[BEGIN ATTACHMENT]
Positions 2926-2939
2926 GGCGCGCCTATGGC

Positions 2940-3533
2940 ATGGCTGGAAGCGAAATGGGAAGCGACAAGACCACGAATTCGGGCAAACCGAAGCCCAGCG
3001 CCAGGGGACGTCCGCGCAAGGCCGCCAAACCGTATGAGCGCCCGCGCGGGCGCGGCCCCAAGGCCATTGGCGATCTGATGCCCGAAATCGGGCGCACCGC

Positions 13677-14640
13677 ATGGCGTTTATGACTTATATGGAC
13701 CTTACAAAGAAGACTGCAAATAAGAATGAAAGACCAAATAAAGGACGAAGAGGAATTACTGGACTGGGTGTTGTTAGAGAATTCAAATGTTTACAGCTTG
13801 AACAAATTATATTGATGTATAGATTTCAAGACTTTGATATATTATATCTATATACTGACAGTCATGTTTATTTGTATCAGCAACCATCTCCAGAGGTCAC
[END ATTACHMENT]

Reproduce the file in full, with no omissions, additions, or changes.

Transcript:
Positions 2926-2939
2926 GGCGCGCCTATGGC

Positions 2940-3533
2940 ATGGCTGGAAGCGAAATGGGAAGCGACAAGACCACGAATTCGGGCAAACCGAAGCCCAGCG
3001 CCAGGGGACGTCCGCGCAAGGCCGCCAAACCGTATGAGCGCCCGCGCGGGCGCGGCCCCAAGGCCATTGGCGATCTGATGCCCGAAATCGGGCGCACCGC

Positions 13677-14640
13677 ATGGCGTTTATGACTTATATGGAC
13701 CTTACAAAGAAGACTGCAAATAAGAATGAAAGACCAAATAAAGGACGAAGAGGAATTACTGGACTGGGTGTTGTTAGAGAATTCAAATGTTTACAGCTTG
13801 AACAAATTATATTGATGTATAGATTTCAAGACTTTGATATATTATATCTATATACTGACAGTCATGTTTATTTGTATCAGCAACCATCTCCAGAGGTCAC